Sidra Smith, also known as actress Tasha Smith’s equally ebullient twin sister, is the producer behind the thrilling new documentary on political activist Angela Davis.
Sidra Smith, also known as actress Tasha Smith’s equally ebullient twin sister, is the producer behind the thrilling new documentary on political activist Angela Davis. Free Angela and All Political Prisoners explores the explosive months Davis spent on trial for murder, kidnapping and criminal conspiracy charges in 1972.
We spoke with Smith about her involvement in the Shola Lynch-directed project, finally getting to meet Davis in Toronto, and how she got Jada Pinkett Smith (with Will Smith and Jay-Z through their entertainment companies, Overbook Entertainment and Roc Nation respectively) involved.
ESSENCE: Did Shola Lynch come to you with this project?
SIDRA SMITH: Yes, she did. I’ve been following her with this project for years and when she did Chisholm ’72 on Shirley Chisholm, I was like, ‘What’s your next project?’ She told me she had the rights to do Angela Davis’ story. I was like, ‘Oh my God, if you ever need help please let me know.’ One day she literally brought her computer to my house where the first cut was stored at the time. She carried that big ‘ol Mac up four flights of steps and we watched it in my living room and it all took off from there.
ESSENCE: And your first impression?
SMITH: I was blown away. I thought it was extraordinary. The first thing I said to her was, ‘You know you’re going to win an Oscar right?’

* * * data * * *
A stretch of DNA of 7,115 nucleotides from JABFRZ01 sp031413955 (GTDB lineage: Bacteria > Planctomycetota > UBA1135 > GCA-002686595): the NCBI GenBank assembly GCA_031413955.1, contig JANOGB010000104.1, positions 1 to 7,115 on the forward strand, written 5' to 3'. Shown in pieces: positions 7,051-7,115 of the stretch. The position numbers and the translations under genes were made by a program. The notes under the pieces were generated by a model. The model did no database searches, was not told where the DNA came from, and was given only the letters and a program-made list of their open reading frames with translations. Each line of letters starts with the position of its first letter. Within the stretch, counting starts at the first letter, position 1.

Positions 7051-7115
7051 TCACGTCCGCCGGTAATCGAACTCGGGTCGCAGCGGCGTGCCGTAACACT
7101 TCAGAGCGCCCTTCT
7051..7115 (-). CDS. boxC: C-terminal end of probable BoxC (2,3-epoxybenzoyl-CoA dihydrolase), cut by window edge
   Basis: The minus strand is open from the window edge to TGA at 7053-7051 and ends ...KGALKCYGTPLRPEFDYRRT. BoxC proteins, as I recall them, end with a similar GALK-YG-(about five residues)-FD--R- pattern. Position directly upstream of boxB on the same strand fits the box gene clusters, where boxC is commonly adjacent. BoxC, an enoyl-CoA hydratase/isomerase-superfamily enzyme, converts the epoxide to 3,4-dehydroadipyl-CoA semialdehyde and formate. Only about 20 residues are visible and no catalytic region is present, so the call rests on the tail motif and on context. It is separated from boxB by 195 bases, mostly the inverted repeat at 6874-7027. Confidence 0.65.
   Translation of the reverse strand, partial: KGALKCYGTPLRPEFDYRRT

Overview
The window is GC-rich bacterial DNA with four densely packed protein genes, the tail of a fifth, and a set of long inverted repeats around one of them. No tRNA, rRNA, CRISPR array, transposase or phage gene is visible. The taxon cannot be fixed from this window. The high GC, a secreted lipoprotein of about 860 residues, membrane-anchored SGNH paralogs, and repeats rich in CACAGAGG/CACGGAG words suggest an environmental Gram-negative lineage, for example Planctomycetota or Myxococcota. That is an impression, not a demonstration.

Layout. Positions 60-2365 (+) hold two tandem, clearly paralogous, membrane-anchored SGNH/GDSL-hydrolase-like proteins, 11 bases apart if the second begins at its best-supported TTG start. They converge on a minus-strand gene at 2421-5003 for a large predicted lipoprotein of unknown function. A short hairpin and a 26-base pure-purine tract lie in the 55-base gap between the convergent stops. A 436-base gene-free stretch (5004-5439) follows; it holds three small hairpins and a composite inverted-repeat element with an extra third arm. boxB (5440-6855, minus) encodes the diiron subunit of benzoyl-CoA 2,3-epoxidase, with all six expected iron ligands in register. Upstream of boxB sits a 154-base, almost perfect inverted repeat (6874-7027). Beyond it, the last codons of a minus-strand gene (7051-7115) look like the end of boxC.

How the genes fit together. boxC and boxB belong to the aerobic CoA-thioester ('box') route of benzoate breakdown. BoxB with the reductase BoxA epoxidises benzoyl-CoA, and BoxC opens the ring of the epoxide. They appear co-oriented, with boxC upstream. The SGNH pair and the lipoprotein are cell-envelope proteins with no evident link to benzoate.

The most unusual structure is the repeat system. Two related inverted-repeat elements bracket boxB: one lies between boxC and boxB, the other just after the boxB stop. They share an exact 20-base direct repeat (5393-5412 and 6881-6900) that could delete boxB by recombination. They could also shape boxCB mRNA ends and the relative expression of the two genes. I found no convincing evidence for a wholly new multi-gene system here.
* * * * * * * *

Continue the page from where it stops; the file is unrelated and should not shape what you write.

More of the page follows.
ESSENCE: I’ve always thought I knew about Angela Davis’ life, but I felt like this gave me a whole new perspective.
SMITH: A lot of people know Angela Davis, but they don’t know why they know her. This film brings it together.
ESSENCE: Shola has lots of detailed footage of Angela that many of us may have never seen before.
SMITH: Shola worked on this film for seven years; I cannot imagine it was an easy process for her. I came in on the tail end after her first cut. For a documentary filmmaker to go through seven years of bringing footage together, I can only imagine it’s not an easy task.
ESSENCE: What do you hope that audiences will walk away with?
SMITH: I want them to be inspired. I want them to be inspired by Angela’s strength. The way that she held on back then and the way she allowed that to drive her to do what she’s doing today to me is amazing.
ESSENCE: Have you met Angela Davis?
SMITH: I met Angela for the first time in Toronto and when we premiered the film at the Toronto International Film Festival last year. The second I saw her, I just hugged her. I felt like I had known her my entire life and she’s such a warm and welcoming person that I felt that it was an instant connection. We just gave each other a big hug and it was like we had been hanging for the longest time.
ESSENCE: I read that you were the one who brought the project to Jada Pinkett Smith.
SMITH: Yes, Jada and I have known each other since we were 19 or 20 years old. Ever since I’ve known Jada, I’ve known that she was an Angela Davis fan. She used to hip all of us on different books on feminism and that sort of thing. The minute I saw this film and knew Shola was trying to raise the funds to complete it, I was just like Jada! I’m calling Jada literally. I hit her up and you know how it is with your friends, you can’t call them every time you come across a great idea but this to me was just such a perfect match. I was like, 'Jada just look at it, if you like it let’s make it happen, if you don’t, all respect.' Jada called me a week later and was like, ‘I love it, what do we need to do?’ Literally. She just went hard ever since.
Free Angela and All Political Prisoners opens in select cities on April 5.